"Why do you think he really wanted to see you, Kate?" Kate had already decided to stick strictly to her report. "If he had a real reason, he never got around to it. He talked about his place in Maine, said he'd like to finish out his days there." "Is he planning an escape?" Hugh English asked, chuckling. "I got the impression he hopes for a pardon." "From whom?" Baskin asked. "I suppose from the president, since no one else can pardon him." "I'd certainly oppose that," Baskin said. "The director would, too, I think." "I expressed that opinion to Ed," she said. "The son of a bitch," English said heatedly. "He cost me half a dozen good agents." Kate turned to him. "My recollection, Hugh, is that you were working in the Bangkok station when Ed was caught." "I meant Ops. He cost Ops some good men." "And women." "Yeah. All because he couldn't keep his dick in his pants." "So gracefully expressed, Hugh," Kate said. "All right, you two," Baskin interjected, "let's not get off the subject." "What exactly is the subject, Elliot?" Kate asked. "Your visit to Rawls." "I don't see how you could even sit in the same room with the bastard," English said. "We were once good friends," Kate said. "You may have heard that he was one of the best people the Agency ever produced, and that, at the time he was arrested, he was the leading candidate for your job." English squirmed a little. "You might remember what he did." "And you might remember that I put him out of business," she said. "I don't like him for what he did, but I don't hate him for it, either." She turned to Baskin. "If you don't want me to see him again, all you have to do is say so." She saw Baskin and English exchange a quick glance, and she wondered what it meant. "Oh, no," Baskin said. "See him anytime you like, just report the content of your conversation." "I don't have any plans to visit him again." She looked at both men. "I don't get this. Ed is no longer a threat to anybody. Why are you two so exercised by my visit?" "Kate," Baskin said, "I want to ask you a very serious question." "Shoot." "Your marriage has always been something of a concern to me, and to the director." "And why is that?" "Do you ever discuss Agency business with your husband?" "No," she said immediately. "When Will and I got married, we agreed that we would not talk about my work." "You talked about it before you were married?" "Elliot, you might remember that, before we were married, and before Will was elected to the Senate, he was the counsel to the Senate Intelligence Committee. We had occasion to discuss business-always, I think, to the benefit of the Agency." Baskin nodded. "Does he know about your visit to Rawls?" "No. When he asked me where I was going, I told him it was business, and he dropped it, just as he always does." "You're sure about that?" "I am. I'd be pleased to take a polygraph, if you like." "Oh, no, no," Baskin said. "That won't be necessary."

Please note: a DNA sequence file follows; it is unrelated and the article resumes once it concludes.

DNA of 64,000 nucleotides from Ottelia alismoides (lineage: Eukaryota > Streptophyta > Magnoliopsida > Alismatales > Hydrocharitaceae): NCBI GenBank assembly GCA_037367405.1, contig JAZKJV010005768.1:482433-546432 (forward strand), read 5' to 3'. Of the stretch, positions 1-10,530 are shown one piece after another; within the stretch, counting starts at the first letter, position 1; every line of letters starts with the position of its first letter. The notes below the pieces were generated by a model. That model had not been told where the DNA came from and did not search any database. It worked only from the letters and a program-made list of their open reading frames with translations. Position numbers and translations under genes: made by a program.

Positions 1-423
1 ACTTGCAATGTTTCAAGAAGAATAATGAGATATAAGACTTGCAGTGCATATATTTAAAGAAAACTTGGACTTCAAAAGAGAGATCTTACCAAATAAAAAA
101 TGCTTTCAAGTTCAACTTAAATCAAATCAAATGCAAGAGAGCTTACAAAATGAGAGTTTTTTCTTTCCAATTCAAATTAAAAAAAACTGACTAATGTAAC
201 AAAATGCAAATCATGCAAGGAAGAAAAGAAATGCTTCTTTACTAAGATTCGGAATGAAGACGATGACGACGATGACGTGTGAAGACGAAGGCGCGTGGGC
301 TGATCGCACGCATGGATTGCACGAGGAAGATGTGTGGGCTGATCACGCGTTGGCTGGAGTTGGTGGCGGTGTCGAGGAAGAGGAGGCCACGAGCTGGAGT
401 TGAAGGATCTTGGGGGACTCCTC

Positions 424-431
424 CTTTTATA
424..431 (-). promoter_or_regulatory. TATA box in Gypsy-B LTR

English spoke up. "I'd like her to take a polygraph." "I said it wouldn't be necessary," Baskin said sharply. "I'd be happy to take a polygraph and have you administer it personally, Hugh," she said. "Now, either do it or never question my word again." "I'll question your word whenever I feel like it," English said. "Now, people," Baskin interjected. "This is unnecessary." "Apparently it is necessary," Kate said. "I insist on a polygraph, and I want it done before lunch." She stood up. "I'll be in my office; call me when you're ready." "I'm ready right now," English said, getting to his feet. "Both of you, shut up!" Baskin barked. "I'm not going to have this sort of childish display at the upper levels of the Agency." Kate wheeled on him. "Childish? You haul me in here and accuse me of an unreported visit to a jailed officer, when my report is already on your desk; then Hugh as much as accuses me of some sort of treasonous behavior. Then you imply that I'm discussing Agency business with my husband. If you think I'm going to put up with it for a minute, you're very, very wrong." "Kate, I apologize if it seemed that way, and I'm sorry I didn't look for your report before calling you in." He turned to English. "Hugh, I think you owe Kate an apology, too." "Sorry," English said, not looking at her. "Will that be all?" Kate asked. "Yes, of course. Again, I'm sorry about the tone of this meeting, and I fully accept your representations both about your meeting with Rawls and about your conversations with your husband." "Thank you," Kate said, then walked out of the office. All the way back to her floor and her own office she fumed inside, while greeting people pleasantly in the hallways. Back at her desk she took deep breaths and tried to cool down. She wished she'd never gone to see Ed Rawls. On New Year's Eve Will and Kate threw a dinner party, a nearly annual event, with a guest list of fifty. At the time of their marriage they had each owned a small town house in Georgetown; they had sold them both and bought a bigger house with a wider facade and three stories and a garage in the basement. It was perfect for entertaining, which they did fairly often, ranging from intimate dinners of eight or twelve to the New Year's bash. They had it down to a science, and, except for work on the guest list, it had become an almost effortless exercise. A perfectly trained caterer took over the house; all Will and Kate had to do was get dressed. Guests were due at seven, and at six-thirty, the doorbell rang. Joe and Susan Adams had been invited to come early. To Wills surprise, they were accompanied by Senator Frederick Wallace of South Carolina and his wife, Betty Jane. Will tried not to seem annoyed; he had wanted a few minutes alone with Joe and Sue. "Come in, come in," Will said, kissing the women and shaking the men's hands. "How are you, Freddie?" he asked the elderly senator. "Better than can be expected," Wallace rumbled. An ancient tuxedo covered his bulk, and his wife was dressed in a lace gown. They looked like something out of the forties. Will thought. "Kate will be down momentarily," he said. "Everybody have a seat, and we'll get you a drink. Anybody want champagne?" Nobody spoke. A moment later, each guest had been served with his usual--bourbon for the men, white wine for the women. "Freddie and Betty Jane were on the way, so we gave them a lift," Joe Adams said. "I don't get to ride in many limousines," Wallace said. "Couldn't turn it down." "Come on, Freddie," Adams said, "half the lobbyists in Washington have limousines. You could have one at your door on command." "Wouldn't seem seemly to South Carolina's voters," Wallace said, looking cherubic, with his shock of white hair and his pink face. "I might get my picture taken in one, and we couldn't have that, could we?" "I'm surprised you aren't riding around town in a BMW," Will said! "since they opened that factory in South Carolina." "We're happy to have them there," Wallace said, "but they make German cars." "My limo is a Cadillac," Adams said. "And you're looking for an even bigger one next election, aren't you?" Wallace asked, chuckling. "I'll ride in whatever comes with the territory, Freddie," Adams replied. "The territory ain't yours yet." Wallace grinned. "Tell me, Freddie," Will said, "if you could choose the next president, who would it be?" Wallace lowered his chin and peered at Will over the gold half glasses that seemed permanently attached to his nose. "Jefferson Davis," he rumbled.